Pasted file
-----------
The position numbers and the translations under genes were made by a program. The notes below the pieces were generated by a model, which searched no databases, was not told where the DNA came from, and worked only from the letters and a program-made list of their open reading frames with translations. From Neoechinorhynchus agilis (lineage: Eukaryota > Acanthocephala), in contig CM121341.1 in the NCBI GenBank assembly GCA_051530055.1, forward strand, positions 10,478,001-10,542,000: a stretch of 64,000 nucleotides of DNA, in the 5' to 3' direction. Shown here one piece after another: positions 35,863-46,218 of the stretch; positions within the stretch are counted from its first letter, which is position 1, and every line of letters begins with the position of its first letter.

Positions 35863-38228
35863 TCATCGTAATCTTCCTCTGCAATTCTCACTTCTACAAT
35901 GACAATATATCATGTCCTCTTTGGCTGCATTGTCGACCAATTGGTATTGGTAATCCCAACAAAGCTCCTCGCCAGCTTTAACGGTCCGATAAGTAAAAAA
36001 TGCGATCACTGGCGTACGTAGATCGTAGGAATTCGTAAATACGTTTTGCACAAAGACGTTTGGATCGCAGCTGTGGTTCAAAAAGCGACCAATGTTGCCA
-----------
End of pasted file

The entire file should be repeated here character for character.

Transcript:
The position numbers and the translations under genes were made by a program. The notes below the pieces were generated by a model, which searched no databases, was not told where the DNA came from, and worked only from the letters and a program-made list of their open reading frames with translations. From Neoechinorhynchus agilis (lineage: Eukaryota > Acanthocephala), in contig CM121341.1 in the NCBI GenBank assembly GCA_051530055.1, forward strand, positions 10,478,001-10,542,000: a stretch of 64,000 nucleotides of DNA, in the 5' to 3' direction. Shown here one piece after another: positions 35,863-46,218 of the stretch; positions within the stretch are counted from its first letter, which is position 1, and every line of letters begins with the position of its first letter.

Positions 35863-38228
35863 TCATCGTAATCTTCCTCTGCAATTCTCACTTCTACAAT
35901 GACAATATATCATGTCCTCTTTGGCTGCATTGTCGACCAATTGGTATTGGTAATCCCAACAAAGCTCCTCGCCAGCTTTAACGGTCCGATAAGTAAAAAA
36001 TGCGATCACTGGCGTACGTAGATCGTAGGAATTCGTAAATACGTTTTGCACAAAGACGTTTGGATCGCAGCTGTGGTTCAAAAAGCGACCAATGTTGCCA